I walked into class yesterday afternoon where my professor teaches, back-to-back, a section of upper division Data Structures and Algorithms followed by my section of Formal Languages and Automata. On Monday, both classes had an exam. (Not my best I'm afraid, I spent the weekend at FarmhouseConf rather than studying. Worth it.) I arrived to class today and overheard a familiar story as the last class was leaving. A student was contesting his score on a particular problem. The crux of his reasoning was that while he was wrong, he "felt" he "earned more points" than what was recorded. I'm normally not a fan of the air-quotes for emphasis or sarcasm, but in this case they were also the exact words used by the student in question.
There's something odd about people who pay attention to the points rather than what they learned. I will be the first to jump in and bitch about how much I pay for tuition but also freely admit that I pay far less than an out-of-state or private school student. School is fucking expensive. So why? Why why why why why? would you haggle over how many points you "earned", when you can and should be figuring out what you didn't learn which cost you those points. On tests where I do poorly, I often spend about as much time trying to figure out what I did wrong as I did taking the test in the first place. I'm also a really shitty student. I elect not to take notes and I am presently writing the first draft of this post in class while something I already know is being reviewed.
Situations like this one baffle me, but also emphasizes that there's no metric I can use other than day-to-day individual progress to represent the achievements of my students lest they (or I) become fixated on the metric. I keep incredibly detailed notes about the individual skills and weak points of anyone who I regularly teach or mentor, but I neither have nor will try to grade or rate them. Why fixate on numerals when you could fixate on learning new stuff?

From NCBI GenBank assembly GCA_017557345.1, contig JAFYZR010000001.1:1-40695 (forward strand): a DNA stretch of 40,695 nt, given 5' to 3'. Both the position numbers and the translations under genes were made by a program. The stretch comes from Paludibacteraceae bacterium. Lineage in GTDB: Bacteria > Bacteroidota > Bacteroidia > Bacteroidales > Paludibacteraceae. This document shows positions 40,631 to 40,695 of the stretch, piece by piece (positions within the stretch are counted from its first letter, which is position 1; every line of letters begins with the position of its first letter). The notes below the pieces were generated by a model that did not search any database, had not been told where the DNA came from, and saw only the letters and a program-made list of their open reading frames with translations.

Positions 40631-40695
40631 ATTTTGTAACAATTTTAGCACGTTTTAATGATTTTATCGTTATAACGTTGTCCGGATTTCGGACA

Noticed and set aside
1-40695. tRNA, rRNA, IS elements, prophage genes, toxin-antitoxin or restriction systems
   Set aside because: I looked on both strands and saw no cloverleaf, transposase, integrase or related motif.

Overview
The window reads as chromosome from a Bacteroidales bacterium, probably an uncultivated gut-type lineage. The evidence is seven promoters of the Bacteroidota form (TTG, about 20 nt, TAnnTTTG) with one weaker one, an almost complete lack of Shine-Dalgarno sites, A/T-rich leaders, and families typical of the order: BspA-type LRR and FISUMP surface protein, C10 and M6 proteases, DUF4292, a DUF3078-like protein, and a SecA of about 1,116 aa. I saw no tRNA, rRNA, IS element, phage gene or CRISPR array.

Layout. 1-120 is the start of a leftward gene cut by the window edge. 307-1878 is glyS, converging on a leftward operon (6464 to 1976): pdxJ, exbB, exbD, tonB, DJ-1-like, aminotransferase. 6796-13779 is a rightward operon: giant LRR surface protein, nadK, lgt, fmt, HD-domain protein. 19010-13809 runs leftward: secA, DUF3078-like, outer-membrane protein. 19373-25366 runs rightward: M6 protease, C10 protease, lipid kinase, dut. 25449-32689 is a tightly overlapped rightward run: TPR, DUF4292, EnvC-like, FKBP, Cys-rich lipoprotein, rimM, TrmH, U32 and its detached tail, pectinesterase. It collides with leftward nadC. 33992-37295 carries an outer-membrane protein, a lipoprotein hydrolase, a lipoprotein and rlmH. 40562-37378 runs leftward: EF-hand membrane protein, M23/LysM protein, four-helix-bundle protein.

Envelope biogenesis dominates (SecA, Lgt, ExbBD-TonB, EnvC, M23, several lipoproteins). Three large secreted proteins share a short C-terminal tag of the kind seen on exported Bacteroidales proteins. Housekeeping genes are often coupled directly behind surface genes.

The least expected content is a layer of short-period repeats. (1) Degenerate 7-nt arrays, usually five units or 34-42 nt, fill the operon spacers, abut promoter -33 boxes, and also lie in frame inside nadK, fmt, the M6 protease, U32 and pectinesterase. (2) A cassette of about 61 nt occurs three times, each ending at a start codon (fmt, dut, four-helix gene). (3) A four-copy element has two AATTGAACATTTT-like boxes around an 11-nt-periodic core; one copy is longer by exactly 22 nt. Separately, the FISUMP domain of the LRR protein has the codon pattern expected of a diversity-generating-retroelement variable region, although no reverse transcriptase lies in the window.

The vocabulary choices of this student remind me of something my seventh grade
history teacher talked about on the first day of school. Which is the subtle and
subconscious vocabulary choices of students when discussing grades. "I got an A.
I got an A. He gave me an F." It's only human to want to take credit for our
achievements while marginalizing our failures. I have certainly been guilty of
this in the past. I have
been given achieved three failing
grades in my life, two in high school and one in college.
I earned an F in second semester Geometry because I failed to find the subject interesting and couldn't be arsed to do the homework or get up before 7AM to get to class on time.
I earned an F in second semester American History because I elected to take no notes in spite of the fact that our notebooks were going to be collected and graded.
Incidentally, the one college course I failed was an online Jazz History course during a winter session. I failed because I completely forgot I registered. I never signed in or even thought about it until it showed up on my transcript.
I don't look too far down on this guy though. When I was taking the very same
Data Structures class, albeit with a different professor, we were required to
submit our assignments online to a system which auto-grades our programming
assignments by running our own JUnit tests, and analyzing them for coverage. As
well as JUnit tests written by our professor on our code. One thing the system
did that I absolutely hated was run Checkstyle with the official SJSU Java Style
guidelines encoded in XML. Well, this style guide was written before Java had
Generics and had never been updated. So Checkstyle threw a fit when I had
Node<E> instead of
Node < E >. In order to get it to shut up (and claim the
final five points on the assignment) I had to ruin my code with this offensively
I mentioned this to the professor and he suggested that it was always an option to sacrifice those points in the name of doing things right and grades be damned. Since then, I've submitted plenty of assignments that don't precisely meet specification. Mostly I get docked because I don't include Eclipse project files with my source code which means the professors have to find the command line and run Ant (I also provide Makefiles). In any case, it was eye opening to hear a professor give me permission to get a less-than-optimal score simply because something else is more important.
So stop counting your points and start making sure you learn. Besides, learning is more fun.